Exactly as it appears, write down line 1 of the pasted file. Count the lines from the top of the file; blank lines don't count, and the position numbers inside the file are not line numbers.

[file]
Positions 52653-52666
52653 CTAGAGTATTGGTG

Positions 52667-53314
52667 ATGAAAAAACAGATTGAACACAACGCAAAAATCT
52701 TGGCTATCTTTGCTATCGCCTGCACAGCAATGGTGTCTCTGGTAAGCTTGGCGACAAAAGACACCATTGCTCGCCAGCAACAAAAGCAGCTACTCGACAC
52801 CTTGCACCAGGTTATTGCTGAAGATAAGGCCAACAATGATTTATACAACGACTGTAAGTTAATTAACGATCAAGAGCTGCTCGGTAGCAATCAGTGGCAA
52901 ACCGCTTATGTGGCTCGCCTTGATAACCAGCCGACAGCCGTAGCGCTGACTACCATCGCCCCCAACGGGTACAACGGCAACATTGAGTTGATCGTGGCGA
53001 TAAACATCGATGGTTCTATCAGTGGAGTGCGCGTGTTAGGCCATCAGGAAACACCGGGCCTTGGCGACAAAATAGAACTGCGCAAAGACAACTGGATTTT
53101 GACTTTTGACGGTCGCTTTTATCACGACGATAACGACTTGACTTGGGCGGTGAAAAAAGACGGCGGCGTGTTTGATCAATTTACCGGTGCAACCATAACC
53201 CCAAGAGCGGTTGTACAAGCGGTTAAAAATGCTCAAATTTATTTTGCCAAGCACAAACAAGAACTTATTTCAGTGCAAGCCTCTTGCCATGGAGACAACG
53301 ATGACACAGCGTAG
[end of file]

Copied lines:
Positions 52653-52666